In some ways, Weller is privileged: If a client makes her uncomfortable, she can just stop working with them. There’s no one who can force her to take a job she doesn’t want to do. But in other ways, being self-employed leaves her feeling isolated and alone, forcing her to handle the worst of the harassment all by herself. "I don’t have anybody that I can go to and say, 'This is what’s happening to me, how do I handle this situation? Can you interfere? How do we mediate this so that I don’t lose money?’” Weller tells me that one bad experience cost her close to six figures.
“It’s really hard to take care of yourself,” Weller says. “I’ve been an entrepreneur for over 15 years, and you have to navigate this system — it’s like playing a f-cking game. When is too much too much?”
But even with all her frustrations, Weller isn’t planning on abandoning her business any time soon. Although she once believed that working for a big company would shield her from the alleged harassment she experienced as a small business owner, a few years in a corporate position made her feel like that actually wasn’t the case. “I went into corporate America to protect myself, but really corporate America doesn’t protect you either,” she says.
Weller tells me that moving out of advertising and branding — an industry she described as “so effing racist and sexist” — has helped minimize her exposure to harassment. As has doing one-on-one assessments with potential clients before agreeing to take them on. But, she says, she still feels at risk of harassment when she’s on the job.
“The issue that I have is not clients so much anymore,” Weller tells me. It’s colleagues at networking events or potential subcontractors who pose the biggest threat. “Sometimes I just have to tell them, ‘Hey, that’s kind of inappropriate,’” she says.
When that gentle reminder doesn’t work, she tells me she is not afraid to turn to her lawyers, sending cease and desist letters to particularly persistent harassers. Generally, that strategy works for her — but, of course, it’s not cheap. “It cost me $1,500,” Weller says of a recent letter. “Why is sexual harassment costing me money?”
For many women, the experience of harassment doesn’t just cause financial hardship, it also causes a permanent change in their outlook on work. I know this firsthand. The colleague who propositioned me over drinks wasn’t the only man who’s attempted to turn a work relationship into something more. Constantly trying to suss out whether someone is connected with you for professional purposes or just because they want to have sex with you or overpower you in some way is exhausting. It makes you paranoid. It takes away from your ability to be creative and ambitious. It eats away at your success at work.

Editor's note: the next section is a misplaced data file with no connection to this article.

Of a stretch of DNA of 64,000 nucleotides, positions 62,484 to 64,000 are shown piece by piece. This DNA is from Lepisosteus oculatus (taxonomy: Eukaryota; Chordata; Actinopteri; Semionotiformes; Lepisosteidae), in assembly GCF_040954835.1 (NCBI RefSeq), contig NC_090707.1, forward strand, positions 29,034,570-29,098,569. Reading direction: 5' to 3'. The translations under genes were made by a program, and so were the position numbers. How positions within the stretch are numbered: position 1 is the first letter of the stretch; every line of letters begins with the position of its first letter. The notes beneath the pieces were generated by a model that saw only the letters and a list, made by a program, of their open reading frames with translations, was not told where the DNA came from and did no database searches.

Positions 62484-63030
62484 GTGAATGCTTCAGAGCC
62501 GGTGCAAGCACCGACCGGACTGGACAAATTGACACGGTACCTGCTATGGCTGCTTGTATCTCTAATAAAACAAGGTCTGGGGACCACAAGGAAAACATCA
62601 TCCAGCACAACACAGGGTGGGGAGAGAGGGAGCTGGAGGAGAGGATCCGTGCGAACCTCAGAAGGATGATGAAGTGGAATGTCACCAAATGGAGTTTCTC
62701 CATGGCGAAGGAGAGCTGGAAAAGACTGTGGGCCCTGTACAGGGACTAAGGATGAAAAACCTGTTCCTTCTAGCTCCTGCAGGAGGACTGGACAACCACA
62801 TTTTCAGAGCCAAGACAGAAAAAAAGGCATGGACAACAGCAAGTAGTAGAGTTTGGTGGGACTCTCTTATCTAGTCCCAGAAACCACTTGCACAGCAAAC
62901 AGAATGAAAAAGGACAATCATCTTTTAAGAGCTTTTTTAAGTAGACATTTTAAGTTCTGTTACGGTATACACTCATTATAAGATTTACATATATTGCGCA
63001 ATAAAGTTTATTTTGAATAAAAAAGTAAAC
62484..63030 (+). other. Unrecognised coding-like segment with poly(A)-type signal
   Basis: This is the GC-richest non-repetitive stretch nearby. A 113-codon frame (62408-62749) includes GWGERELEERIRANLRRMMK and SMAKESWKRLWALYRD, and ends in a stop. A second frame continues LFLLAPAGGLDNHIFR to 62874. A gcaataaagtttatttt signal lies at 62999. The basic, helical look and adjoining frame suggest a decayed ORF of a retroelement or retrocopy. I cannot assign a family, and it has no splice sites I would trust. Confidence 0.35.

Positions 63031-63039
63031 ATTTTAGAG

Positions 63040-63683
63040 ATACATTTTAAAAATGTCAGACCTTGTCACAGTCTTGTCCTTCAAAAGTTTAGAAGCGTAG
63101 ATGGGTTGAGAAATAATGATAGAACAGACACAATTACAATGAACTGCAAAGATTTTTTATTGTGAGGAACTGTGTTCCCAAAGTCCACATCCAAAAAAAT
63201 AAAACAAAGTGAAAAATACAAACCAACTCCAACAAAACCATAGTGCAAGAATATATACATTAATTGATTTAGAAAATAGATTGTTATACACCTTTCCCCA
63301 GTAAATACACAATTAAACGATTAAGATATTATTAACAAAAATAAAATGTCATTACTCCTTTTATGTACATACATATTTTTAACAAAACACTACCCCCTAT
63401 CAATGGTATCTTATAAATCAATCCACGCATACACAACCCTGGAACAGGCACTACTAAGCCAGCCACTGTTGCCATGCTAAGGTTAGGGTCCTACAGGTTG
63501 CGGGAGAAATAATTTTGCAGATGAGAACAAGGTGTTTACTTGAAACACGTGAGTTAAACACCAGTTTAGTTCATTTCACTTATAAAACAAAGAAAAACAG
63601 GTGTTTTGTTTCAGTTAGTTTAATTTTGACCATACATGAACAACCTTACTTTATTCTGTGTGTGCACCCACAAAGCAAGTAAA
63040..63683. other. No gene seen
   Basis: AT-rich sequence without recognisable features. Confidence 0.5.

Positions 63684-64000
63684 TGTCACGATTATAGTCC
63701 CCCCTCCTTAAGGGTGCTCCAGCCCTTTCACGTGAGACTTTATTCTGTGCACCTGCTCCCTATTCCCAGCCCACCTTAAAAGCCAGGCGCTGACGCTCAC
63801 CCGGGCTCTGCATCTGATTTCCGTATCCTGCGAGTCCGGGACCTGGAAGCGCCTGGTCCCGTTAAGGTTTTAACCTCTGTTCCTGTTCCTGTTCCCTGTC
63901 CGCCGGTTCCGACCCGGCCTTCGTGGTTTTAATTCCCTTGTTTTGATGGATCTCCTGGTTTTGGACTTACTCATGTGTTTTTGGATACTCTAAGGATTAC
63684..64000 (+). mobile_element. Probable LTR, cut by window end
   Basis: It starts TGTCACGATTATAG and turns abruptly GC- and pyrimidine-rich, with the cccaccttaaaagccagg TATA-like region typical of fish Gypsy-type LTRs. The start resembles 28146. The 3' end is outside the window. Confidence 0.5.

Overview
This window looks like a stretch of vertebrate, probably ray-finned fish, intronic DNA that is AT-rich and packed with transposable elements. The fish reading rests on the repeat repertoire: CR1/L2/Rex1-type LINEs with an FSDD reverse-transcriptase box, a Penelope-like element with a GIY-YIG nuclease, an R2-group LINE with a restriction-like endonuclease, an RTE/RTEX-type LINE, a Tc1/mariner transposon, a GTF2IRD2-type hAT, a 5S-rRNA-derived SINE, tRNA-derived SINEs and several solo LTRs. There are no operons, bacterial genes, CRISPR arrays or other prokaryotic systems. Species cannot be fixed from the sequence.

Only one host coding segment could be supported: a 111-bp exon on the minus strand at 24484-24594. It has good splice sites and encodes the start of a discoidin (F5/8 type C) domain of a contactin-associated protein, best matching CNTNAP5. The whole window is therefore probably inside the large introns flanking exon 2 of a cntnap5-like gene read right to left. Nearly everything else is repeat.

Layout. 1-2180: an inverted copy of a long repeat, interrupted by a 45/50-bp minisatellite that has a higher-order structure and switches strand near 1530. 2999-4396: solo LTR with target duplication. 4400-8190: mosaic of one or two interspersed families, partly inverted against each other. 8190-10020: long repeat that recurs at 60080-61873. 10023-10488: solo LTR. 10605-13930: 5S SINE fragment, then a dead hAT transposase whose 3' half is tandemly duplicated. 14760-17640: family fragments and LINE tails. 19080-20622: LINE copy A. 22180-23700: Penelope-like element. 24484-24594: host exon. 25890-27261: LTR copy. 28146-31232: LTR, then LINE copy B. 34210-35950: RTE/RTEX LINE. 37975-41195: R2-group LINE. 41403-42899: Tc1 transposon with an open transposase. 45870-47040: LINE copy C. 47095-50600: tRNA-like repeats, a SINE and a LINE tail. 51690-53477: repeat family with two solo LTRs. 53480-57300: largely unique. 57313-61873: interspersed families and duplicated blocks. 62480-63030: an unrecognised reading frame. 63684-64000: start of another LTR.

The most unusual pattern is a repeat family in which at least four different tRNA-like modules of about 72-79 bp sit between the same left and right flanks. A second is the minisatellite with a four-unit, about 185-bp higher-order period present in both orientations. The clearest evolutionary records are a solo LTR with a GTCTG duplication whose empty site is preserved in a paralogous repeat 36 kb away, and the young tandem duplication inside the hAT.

“It adds another layer of stress,” Weller says of dealing with harassment, noting that in her advertising days, she’d often have to strategize ways to avoid being alone with certain clients — another task in addition to the creative work she was actually being paid for. It’s work on top of work, and a type of work men rarely have to take on.
It's no wonder, then, that self-employed women who experience sexual harassment are starting to speak up for themselves, and encouraging other women from all industries to help each other speak up, too. While Kasey, the casino worker from Chicago, hasn’t been able to resolve the issues of sexual harassment in casinos, she has worked with her local chapter of UNITE HERE to advocate for the rights of hotel housekeepers, 49 percent of whom report experiencing some form of sexual harassment from a guest. Earlier this year, they were victorious in passing legislation that requires all hotel housekeepers in Chicago wear “panic buttons” while on the job.
There’s another reason why what happens to self-employed, freelance, and service workers matters. According to a 2017 report commissioned by Upwork and The Freelancer’s Union, freelancers make up over 36 percent of the American workforce, and by 2027, the majority of American workers will be freelancers. A 2016 McKinsey study on independent work found similar trends. So, these aren’t just stories about some women in the past. If nothing changes, they’re likely to become the stories of many other women.
As the responses to allegations in other industries have taught us, there isn’t one-size-fits-all solution that will work for everyone, and getting to a place where every worker in every industry can begin their day confident that they’ll be able to do their jobs harassment-free is going to take a lot of innovation, ingenuity, and hard work. That said, many of the women I spoke to believe we’re on the right track. At the very least, sexual harassment is being recognized for what it is, and less likely considered to be the industry “norm.”
“I hope people recognize that sexual harassment happens everywhere, everyday,” says Ashley. “Unless we take an active role by standing up, we are allowing the problem to continue.”
*Last name omitted to protect her privacy.